We probably don’t have to tell you how annoying it is to find that the fruits and veggies you just bought have gone bad in the fridge or on the counter. OneThird, a food-tech startup, hopes to fight this, as well as other sources of food waste, with its high-tech handheld scanners, AI cameras, and a whole lot of data.
OneThird, formed in 2019, aims to make “anyone a shelf life prediction expert” to prevent the loss and waste of food.
In order to meet these aspirations, the startup gathered and studied data from each point in produce’s path to the table.
OneThird makes use of a few products, including handheld scanners that can look inside produce with non-damaging waves and predict shelf life within one day of accuracy. The scanners connect to a mobile app that provides quick results and recommendations on food freshness. And artificially intelligent cameras monitor products to make sure everything stays as fresh as possible.
All of this data can be shared throughout the supply chain and combined with information about batches, environments, and more to create an accurate picture and prediction of a food’s freshness.
Companies can set personal benchmarks of freshness that batches must meet, which makes this system useful at multiple stops in the supply chain. Growers, distributors, and retailers can all reduce food waste which, in turn, can lower costs and increase sustainability.
Food waste and loss
According to the U.N., each year around 14% of all food is lost somewhere between harvest and retail, and an additional 17% of food is wasted after being bought.
That stacks up to tons of wasted food — enough to feed around two billion people, the World Food Programme estimates.
Rates of hunger have been rising since 2014, and food waste, along with conflict, gender inequality, and extreme weather, is one of the root causes. What’s more, the USDA says that our changing climate poses significant threats to food security around the world and in our communities, as some conflict and extreme weather can both be linked back to human-caused environmental damage.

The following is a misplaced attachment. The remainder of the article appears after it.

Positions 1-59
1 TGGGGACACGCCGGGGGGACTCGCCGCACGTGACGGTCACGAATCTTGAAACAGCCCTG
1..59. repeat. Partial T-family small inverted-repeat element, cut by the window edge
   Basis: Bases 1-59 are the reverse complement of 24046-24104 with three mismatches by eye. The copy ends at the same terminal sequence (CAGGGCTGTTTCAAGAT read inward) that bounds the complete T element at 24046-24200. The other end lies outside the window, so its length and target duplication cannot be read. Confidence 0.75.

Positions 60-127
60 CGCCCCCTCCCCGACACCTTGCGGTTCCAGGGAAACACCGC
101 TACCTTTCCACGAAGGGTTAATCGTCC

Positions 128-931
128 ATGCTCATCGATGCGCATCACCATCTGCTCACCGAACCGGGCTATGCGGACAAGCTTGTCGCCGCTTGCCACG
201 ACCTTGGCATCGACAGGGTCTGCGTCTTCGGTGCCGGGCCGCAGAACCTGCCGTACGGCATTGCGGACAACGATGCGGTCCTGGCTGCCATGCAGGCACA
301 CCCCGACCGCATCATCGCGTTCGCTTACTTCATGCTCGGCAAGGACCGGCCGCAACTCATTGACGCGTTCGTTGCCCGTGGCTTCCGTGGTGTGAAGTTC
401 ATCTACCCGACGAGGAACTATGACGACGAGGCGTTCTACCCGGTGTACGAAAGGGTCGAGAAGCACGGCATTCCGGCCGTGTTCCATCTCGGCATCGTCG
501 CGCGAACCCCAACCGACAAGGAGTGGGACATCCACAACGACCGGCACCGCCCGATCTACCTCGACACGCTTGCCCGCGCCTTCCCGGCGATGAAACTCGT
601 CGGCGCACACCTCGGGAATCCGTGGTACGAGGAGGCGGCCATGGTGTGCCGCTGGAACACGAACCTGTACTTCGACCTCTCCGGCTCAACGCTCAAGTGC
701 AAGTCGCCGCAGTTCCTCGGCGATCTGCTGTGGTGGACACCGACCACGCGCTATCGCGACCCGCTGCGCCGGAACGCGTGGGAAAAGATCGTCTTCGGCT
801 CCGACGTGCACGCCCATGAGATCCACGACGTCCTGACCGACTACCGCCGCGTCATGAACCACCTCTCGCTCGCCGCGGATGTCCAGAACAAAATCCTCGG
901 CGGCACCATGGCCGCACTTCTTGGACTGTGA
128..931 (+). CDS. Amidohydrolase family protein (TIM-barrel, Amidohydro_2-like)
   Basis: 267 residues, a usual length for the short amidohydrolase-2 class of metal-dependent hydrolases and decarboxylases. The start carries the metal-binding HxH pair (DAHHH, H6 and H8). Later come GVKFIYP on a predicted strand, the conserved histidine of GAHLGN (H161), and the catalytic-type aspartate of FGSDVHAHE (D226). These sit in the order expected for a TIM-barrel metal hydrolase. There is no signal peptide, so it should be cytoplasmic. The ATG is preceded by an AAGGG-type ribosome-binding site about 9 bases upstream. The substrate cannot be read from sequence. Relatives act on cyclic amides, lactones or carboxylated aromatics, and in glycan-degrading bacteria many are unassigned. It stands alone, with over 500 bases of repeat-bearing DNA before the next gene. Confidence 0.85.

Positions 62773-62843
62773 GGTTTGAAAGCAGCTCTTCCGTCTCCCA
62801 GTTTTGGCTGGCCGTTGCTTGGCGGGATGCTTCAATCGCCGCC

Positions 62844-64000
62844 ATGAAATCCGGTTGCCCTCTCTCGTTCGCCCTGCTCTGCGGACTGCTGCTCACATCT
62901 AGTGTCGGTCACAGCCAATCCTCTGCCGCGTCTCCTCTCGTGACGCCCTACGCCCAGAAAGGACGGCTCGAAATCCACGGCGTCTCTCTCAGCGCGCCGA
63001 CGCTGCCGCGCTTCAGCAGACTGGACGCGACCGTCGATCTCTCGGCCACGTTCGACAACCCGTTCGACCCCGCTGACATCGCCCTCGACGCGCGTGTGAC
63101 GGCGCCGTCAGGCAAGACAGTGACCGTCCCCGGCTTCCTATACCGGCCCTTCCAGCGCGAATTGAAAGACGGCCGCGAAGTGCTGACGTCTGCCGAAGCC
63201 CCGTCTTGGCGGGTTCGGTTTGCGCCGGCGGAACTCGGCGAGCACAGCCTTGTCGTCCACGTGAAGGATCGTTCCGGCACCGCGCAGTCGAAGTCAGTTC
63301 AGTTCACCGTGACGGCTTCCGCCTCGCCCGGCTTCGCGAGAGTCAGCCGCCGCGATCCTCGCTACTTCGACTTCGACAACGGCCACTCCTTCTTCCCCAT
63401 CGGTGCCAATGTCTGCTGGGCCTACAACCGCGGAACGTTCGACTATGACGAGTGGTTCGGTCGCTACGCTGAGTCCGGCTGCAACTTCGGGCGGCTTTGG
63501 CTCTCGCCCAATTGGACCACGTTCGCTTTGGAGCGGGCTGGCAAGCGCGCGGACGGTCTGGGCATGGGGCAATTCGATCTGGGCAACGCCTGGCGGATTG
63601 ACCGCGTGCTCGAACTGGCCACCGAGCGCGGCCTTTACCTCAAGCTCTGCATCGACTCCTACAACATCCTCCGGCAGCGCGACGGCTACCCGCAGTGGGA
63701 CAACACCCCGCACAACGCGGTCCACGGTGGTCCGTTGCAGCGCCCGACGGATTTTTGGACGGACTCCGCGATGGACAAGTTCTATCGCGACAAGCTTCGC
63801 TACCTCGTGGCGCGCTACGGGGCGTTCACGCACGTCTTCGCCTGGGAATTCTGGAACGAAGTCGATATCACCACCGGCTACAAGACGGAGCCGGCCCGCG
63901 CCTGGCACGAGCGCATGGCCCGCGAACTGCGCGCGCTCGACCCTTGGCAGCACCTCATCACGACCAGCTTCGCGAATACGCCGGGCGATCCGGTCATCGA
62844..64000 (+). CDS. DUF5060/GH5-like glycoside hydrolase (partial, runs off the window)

Food waste also releases harmful gas pollution that speeds up environmental damage. The World Food Programme shares that if wasted food were its own country, it would be the third largest producer of heat-trapping carbon pollution, which is causing our planet to overheat.
The USDA puts it another way: In the United States alone, food loss and waste represent the gas pollution equal to 42 coal-fired power plants. And that estimate doesn’t even account for the methane gas pollution created by food rotting in landfills.
What can I do about food waste?
Although OneThird only makes products for growers, distributors, and retailers, the average person can still take steps to reduce their own individual food waste, which can also save money.
Small actions like planning out your meals, only buying what you need, buying locally when possible, storing food wisely, and picking up ugly fruits and vegetables (especially for smoothies) can really add up for the environment and your wallet.
Considering the average American household wastes $1,500 in food every year, that could mean a lot of money back in your bank account.
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